Ever wondered how other cultures use technology, and solve the same problems you have? Well international research doesn’t have to be so expensive and can happen at your desk. Different cultures have the same problems and their approaches can be new and refreshing. Proven trends of big brands from overseas are ideal for keeping your clients ahead of the game.
So here are a few tips on how to travel the world’s technology in just a few clicks.
Googling in languages you’re fluent in is a great way to find new websites. Yet if you don’t know the language of the culture you’re investigating, it gets trickier. Imagine you’re doing a competitor analysis for a retail website, and you want to explore Egyptian retail. Here are a few steps in how to kick off international research.
Question: What retail brands are there in Egypt?
Google: ‘Clothing brands in Egypt’
Now if you’re using your usual Google, the problem comes in with personalised results. This is not something obvious at first, because you’re used to it, but you’ll rarely see results in a different language than your own, or something that Google doesn’t class as relevant to you.
Question: If Google is too personalised, what else can I use?
DuckDuckGo pride themselves on not tracking you, or personalising your results.
So after scrapping Google for results outside of our search bubbles, the results still aren’t that great. We don’t even have one result in Arabic!
Question: Where can I find a list of retailers?
Results at this point can be pretty frustrating, given you’ve changed your search query umpteenth times to get a decent result. Clothing brands in Egypt. Egyptian fashion. Clothes shops in Egypt. etc. They all bring back similar results.
So now think of things you can look up in your mother tongue which would give you similar results. Where are there lots of different brands all in the same place?
Search: shopping centres/malls in Egypt
Bam! Top result on DuckDuckGo was a list of shopping centres. I went for one that sounded like it would be a big mall, and then hit the link.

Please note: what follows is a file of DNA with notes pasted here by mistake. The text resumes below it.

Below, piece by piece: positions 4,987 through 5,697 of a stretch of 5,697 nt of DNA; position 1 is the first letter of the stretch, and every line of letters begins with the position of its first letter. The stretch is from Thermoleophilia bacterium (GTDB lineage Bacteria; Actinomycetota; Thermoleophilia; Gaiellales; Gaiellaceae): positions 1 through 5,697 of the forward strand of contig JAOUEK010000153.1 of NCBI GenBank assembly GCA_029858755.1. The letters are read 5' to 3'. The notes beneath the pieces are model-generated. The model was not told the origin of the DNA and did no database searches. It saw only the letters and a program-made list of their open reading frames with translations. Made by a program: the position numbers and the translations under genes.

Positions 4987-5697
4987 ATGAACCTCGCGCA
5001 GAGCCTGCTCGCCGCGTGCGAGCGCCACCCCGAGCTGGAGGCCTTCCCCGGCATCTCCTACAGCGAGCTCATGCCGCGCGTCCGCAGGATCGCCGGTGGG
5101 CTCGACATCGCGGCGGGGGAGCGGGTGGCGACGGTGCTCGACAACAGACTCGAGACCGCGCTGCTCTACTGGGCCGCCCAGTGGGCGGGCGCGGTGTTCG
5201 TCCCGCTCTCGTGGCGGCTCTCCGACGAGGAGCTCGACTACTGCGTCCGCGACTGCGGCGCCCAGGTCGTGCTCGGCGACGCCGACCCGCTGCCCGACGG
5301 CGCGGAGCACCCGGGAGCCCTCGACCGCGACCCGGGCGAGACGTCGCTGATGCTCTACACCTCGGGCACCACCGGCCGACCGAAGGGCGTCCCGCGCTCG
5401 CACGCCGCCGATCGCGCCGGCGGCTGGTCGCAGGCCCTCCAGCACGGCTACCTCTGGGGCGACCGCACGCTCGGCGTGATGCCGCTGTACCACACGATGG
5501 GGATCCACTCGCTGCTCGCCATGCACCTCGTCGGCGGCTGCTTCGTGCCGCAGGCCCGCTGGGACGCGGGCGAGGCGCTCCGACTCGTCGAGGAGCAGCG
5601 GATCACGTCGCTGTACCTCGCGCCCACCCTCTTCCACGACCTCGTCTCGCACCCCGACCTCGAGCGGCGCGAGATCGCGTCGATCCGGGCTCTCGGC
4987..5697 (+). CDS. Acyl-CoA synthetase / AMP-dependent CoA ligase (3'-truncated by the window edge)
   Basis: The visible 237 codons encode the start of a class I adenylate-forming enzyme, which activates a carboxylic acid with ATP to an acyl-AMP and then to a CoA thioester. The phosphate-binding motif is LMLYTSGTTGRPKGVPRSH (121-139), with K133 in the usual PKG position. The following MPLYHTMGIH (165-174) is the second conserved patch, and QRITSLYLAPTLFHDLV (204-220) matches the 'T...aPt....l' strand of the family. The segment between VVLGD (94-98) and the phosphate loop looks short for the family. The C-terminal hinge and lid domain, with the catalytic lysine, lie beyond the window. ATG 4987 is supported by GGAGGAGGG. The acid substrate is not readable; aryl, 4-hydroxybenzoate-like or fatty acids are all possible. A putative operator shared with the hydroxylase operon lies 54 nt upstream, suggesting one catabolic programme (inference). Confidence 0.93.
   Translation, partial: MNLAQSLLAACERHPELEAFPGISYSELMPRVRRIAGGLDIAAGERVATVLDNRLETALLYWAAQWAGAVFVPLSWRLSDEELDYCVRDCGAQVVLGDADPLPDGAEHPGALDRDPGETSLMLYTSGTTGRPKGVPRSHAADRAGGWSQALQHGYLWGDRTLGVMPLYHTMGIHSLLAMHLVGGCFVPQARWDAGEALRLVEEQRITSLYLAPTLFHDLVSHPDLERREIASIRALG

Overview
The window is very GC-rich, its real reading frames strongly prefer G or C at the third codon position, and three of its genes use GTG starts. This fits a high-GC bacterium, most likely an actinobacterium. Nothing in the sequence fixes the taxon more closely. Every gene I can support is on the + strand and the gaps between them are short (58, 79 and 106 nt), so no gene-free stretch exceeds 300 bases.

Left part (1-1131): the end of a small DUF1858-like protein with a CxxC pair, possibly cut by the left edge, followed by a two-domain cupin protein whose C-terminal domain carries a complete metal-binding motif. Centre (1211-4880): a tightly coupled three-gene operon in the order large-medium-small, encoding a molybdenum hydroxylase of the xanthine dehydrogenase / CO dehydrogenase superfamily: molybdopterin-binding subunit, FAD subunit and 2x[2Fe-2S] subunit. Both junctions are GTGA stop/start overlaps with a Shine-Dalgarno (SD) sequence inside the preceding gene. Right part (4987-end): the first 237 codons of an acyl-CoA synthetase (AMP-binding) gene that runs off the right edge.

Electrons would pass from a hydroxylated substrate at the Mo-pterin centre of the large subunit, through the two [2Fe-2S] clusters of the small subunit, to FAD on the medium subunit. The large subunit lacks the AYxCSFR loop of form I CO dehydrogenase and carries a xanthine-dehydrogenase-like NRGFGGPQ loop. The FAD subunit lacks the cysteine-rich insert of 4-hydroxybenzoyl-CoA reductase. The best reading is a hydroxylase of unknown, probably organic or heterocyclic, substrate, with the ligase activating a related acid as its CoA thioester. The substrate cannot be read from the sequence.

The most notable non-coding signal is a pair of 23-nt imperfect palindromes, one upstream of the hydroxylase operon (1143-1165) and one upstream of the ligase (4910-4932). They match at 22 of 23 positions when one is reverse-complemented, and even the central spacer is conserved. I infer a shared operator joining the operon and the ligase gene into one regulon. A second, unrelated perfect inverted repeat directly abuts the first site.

Jackpot! Lists of retail websites to go explore.
Looking at international brands you’re familiar with, is a good way to spot differences between designs. If they have localised versions of their websites, compare each version. Do they have more or less options, how different is the tone or imagery? This blog post shows great examples of how McDonald’s localise their website, and what changes to look out for.
Don’t forget to pay attention to just what languages websites are in. It’s easy to overlook international brands that we’re unfamiliar with. For example, take the first brand Tekbir. Their website turned out to be in Turkish, which is still not Egyptian.
There is a lot of trial and error in international research. Finding a website in a different language, then one in the language you actually want, and then a site which has great UX, in the language you want. It all takes time. Which takes us to the next tip!
If you’re struggling to find results with DuckDuckGo and your Google, try a ‘local’ Google. Instead of Google.com or Google.co.uk, try google.com.eg and see if it returns better results.
Besides searching in English on different Google engines, also translate terms to search with. Just remember that you need to search and use sites in their native language. Translate the site by using the browser if need be. This way you’re able to understand labels and navigate around, but you’re seeing the localised design.
The first tip is great to get your own feel on what is out there. Not just for any particular culture, but for inspiration in general. The downside is that while you can come across anything, it’s time consuming.
If you’re on a tight deadline, it’s time to go bug people! If you’re interested in all things UX, design and research you need to be a part of the Designer Hangout. Designer Hangout is an online community of almost 8000 UX-ers, across the globe. There are people from every timezone on there. People who know their local brands, and the brands with design worth mentioning.
Social media is also a great platform. Bug people on Twitter, get involved in online discussions like UXDiscuss and #UXChat. Reach out to people who know the online scene for their culture.
In big cities as well there are also meetups which celebrate their own culture. For example, in London there are UX meetups in different languages like Czech. Even if you don’t understand the meetup, contacting them online is a great start.
International research is becoming more crucial to tech every day. The world is becoming more connected. In doing so the demands for internationalised products has increased tenfold. But besides that, international research is inspiring. It’s clear cultures share the same tech struggles. But research allows us to explore the cultural problems that our country is yet to even face.
In China, they have a whole new breed of mobile apps, called Light Apps! Their take on mobile is completely different to the UK.
Retail sites in the Middle East focuses more on products, rather than shopping. So their retail websites often feature a ‘lookbook’ with a store finder.
In India, we have the rare opportunity at the moment to see how payments are evolving offline, with demonetisation. We can then see how this affects online payment options and how UX-ers tackle the challenges.
Now we have the what, and the how. The next challenge is then to discover the why. Any international research is great, but it can never replace a good conversation. So get out there and get bugging people!
Got a tip on how you do research - international or just how to research what you don’t know? Ping me on Twitter, or contact me!
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